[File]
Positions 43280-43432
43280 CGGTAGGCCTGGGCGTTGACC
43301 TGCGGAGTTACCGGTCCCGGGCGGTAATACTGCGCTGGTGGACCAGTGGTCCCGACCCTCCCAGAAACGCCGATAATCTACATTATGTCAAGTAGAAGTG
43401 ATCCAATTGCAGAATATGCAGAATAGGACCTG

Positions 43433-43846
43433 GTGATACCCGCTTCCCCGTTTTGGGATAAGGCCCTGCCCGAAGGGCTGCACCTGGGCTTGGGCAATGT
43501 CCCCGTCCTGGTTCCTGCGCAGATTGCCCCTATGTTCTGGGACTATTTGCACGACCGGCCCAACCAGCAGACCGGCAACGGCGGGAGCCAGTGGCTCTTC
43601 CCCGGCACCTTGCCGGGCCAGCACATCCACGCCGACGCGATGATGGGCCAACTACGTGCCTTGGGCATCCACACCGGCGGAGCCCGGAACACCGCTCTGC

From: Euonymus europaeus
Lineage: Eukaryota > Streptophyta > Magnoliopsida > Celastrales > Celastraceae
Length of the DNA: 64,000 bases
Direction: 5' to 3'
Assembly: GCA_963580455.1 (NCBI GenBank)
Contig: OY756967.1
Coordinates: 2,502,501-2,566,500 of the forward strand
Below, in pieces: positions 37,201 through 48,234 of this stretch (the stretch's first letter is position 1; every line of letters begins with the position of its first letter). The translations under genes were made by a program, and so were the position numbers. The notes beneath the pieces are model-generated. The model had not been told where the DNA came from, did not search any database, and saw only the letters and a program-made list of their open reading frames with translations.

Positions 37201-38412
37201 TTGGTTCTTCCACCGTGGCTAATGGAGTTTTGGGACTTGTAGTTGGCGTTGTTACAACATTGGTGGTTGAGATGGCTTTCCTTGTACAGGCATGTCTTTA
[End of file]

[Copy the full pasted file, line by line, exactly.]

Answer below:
Positions 43280-43432
43280 CGGTAGGCCTGGGCGTTGACC
43301 TGCGGAGTTACCGGTCCCGGGCGGTAATACTGCGCTGGTGGACCAGTGGTCCCGACCCTCCCAGAAACGCCGATAATCTACATTATGTCAAGTAGAAGTG
43401 ATCCAATTGCAGAATATGCAGAATAGGACCTG

Positions 43433-43846
43433 GTGATACCCGCTTCCCCGTTTTGGGATAAGGCCCTGCCCGAAGGGCTGCACCTGGGCTTGGGCAATGT
43501 CCCCGTCCTGGTTCCTGCGCAGATTGCCCCTATGTTCTGGGACTATTTGCACGACCGGCCCAACCAGCAGACCGGCAACGGCGGGAGCCAGTGGCTCTTC
43601 CCCGGCACCTTGCCGGGCCAGCACATCCACGCCGACGCGATGATGGGCCAACTACGTGCCTTGGGCATCCACACCGGCGGAGCCCGGAACACCGCTCTGC

From: Euonymus europaeus
Lineage: Eukaryota > Streptophyta > Magnoliopsida > Celastrales > Celastraceae
Length of the DNA: 64,000 bases
Direction: 5' to 3'
Assembly: GCA_963580455.1 (NCBI GenBank)
Contig: OY756967.1
Coordinates: 2,502,501-2,566,500 of the forward strand
Below, in pieces: positions 37,201 through 48,234 of this stretch (the stretch's first letter is position 1; every line of letters begins with the position of its first letter). The translations under genes were made by a program, and so were the position numbers. The notes beneath the pieces are model-generated. The model had not been told where the DNA came from, did not search any database, and saw only the letters and a program-made list of their open reading frames with translations.

Positions 37201-38412
37201 TTGGTTCTTCCACCGTGGCTAATGGAGTTTTGGGACTTGTAGTTGGCGTTGTTACAACATTGGTGGTTGAGATGGCTTTCCTTGTACAGGCATGTCTTTA